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PyTextile unit tests

I really liked Mark Pilgrim's code for implementing unit tests for his PyTextile plugin. I think I like Textile too.

I used MT-Textile to post some entries on my blog. For no real reason, I switched back to using straight HTML. I guess the reason (or excuse) at the time was that I had to use Zope STX, reST and MoinMoin formatting in addition to Textile on any given day, then. All these formats were driving me nuts.

But, that is not this post is really about! I downloaded Mark Pilgrim's PyTextile and used it a bit - not for my blog, but for something else.

What really caught my eye is how Mark has programmed unit tests. Using simple YAML - yeah, no more angle brackets - he has a very easy system to keep adding more test cases. The code that runs these tests is also pretty self-explanatory. I love it.

I'm trying to like Java. May be something as simple as this will help! Need to explore Java's unit testing framework a little more.

Short opinion: reST might be a little too heavy for posting short notes on the blog. Zope STX, with its requirement for indentation, is not at all suitable for editing on a web textarea. I'm considering using Textile again. These days, I don't have to remember other formatting details as much. And Textile, with my experience so far, is actually pleasant to type into a textarea.

  1. I agree that reST can be too much to deal with for short little entries. But it does have the most thought applied behind its design. I'm really disappointed in some of Textile's choices for markup. In particular, I'm really disappointed in their inline URL method of "name":url. This often has problems with Zope STX, which uses a similar format, because it doesn't always capture URL endings correctly. The people working on reST thought long and hard about how to deal with inline URL's and their result leads to my favorite mantra: "no alarms and no surprises". Textile and Zope STX both have too many alarms and too many surprises. And the latest Textile specs seem to be succumbing to the weight of too many cryptic features. Again - the reST team seems to really spend time considering all the alternatives, and documents what those alternatives where and why a particular syntax was chosen. This is a very nice feature of how that group works.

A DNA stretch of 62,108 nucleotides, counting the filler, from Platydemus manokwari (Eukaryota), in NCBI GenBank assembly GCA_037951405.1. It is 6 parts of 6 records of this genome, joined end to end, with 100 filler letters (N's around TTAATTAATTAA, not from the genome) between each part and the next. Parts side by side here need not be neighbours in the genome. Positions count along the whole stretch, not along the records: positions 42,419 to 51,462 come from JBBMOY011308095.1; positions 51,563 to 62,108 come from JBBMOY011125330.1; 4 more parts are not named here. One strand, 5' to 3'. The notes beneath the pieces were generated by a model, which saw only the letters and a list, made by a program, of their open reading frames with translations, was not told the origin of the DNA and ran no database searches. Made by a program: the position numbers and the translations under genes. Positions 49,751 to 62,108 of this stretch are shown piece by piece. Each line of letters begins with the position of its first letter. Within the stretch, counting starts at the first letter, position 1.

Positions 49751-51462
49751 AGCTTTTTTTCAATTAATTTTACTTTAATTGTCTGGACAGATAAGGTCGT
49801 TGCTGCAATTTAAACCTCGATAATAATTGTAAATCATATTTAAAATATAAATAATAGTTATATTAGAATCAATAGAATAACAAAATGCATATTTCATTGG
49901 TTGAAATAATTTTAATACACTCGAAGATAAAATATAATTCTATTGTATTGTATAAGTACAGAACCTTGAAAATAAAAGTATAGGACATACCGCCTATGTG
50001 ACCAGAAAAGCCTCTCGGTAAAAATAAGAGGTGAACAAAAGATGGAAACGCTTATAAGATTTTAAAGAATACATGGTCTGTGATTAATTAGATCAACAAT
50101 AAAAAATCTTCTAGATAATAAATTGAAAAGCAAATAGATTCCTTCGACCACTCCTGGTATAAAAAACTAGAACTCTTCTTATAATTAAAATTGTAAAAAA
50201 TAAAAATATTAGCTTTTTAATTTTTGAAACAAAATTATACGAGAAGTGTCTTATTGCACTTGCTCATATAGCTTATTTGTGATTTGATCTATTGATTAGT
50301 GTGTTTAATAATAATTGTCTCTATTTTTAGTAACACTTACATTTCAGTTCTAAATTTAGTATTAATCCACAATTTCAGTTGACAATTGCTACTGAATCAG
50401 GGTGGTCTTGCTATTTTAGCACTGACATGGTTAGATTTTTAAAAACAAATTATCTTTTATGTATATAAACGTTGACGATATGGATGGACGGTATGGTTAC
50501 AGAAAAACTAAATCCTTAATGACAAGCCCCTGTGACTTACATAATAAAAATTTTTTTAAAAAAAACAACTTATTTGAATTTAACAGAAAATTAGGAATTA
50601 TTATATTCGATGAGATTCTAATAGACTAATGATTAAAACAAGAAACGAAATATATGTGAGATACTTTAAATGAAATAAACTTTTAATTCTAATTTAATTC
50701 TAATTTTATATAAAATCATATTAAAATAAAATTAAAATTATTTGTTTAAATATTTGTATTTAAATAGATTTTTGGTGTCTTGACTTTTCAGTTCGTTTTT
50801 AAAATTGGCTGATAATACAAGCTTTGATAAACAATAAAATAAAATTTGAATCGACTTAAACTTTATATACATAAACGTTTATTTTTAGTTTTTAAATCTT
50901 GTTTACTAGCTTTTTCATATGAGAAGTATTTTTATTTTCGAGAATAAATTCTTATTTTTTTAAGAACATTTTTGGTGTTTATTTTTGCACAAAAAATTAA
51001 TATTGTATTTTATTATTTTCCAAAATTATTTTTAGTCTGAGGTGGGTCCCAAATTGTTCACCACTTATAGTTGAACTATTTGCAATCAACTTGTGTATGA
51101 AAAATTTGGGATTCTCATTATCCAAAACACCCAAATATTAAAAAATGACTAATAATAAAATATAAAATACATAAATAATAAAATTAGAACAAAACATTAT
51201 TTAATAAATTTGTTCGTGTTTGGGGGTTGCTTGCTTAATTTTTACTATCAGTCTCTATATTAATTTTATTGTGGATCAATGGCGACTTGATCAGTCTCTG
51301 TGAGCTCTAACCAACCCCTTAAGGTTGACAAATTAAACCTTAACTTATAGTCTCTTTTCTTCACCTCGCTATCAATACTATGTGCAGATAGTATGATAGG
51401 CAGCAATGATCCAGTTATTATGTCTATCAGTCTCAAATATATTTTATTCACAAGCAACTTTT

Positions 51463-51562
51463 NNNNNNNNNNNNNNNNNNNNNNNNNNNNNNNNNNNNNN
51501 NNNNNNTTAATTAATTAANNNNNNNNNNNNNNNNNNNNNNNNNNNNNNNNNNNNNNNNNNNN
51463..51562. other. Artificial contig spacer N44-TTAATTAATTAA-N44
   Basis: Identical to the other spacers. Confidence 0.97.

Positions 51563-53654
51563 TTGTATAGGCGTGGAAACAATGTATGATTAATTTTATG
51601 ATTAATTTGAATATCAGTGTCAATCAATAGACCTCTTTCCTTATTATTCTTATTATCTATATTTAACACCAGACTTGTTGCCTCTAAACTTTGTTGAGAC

After my brief experience with Textile, I decided to stick with just entering simple HTML for my weblog entries. No alarms, no surprises.

    Posted by: J.Shell on August 24, 2003 01:13 PM
  2. You got that right on - textile still gives me alarms and surprises. I find myself using HTML anyway, within Textile.

    reST is very well designed. I use it heavily for documentation - actually I'm just about to take back the opinion that it might be too heavy for short entries.

    One issue with reST I've is that converters are available in Python. Not a bad thing, but it becomes a pain to use it in tons of Perl software out there; Movable Type for example.

    Posted by: Babu on August 26, 2003 06:02 AM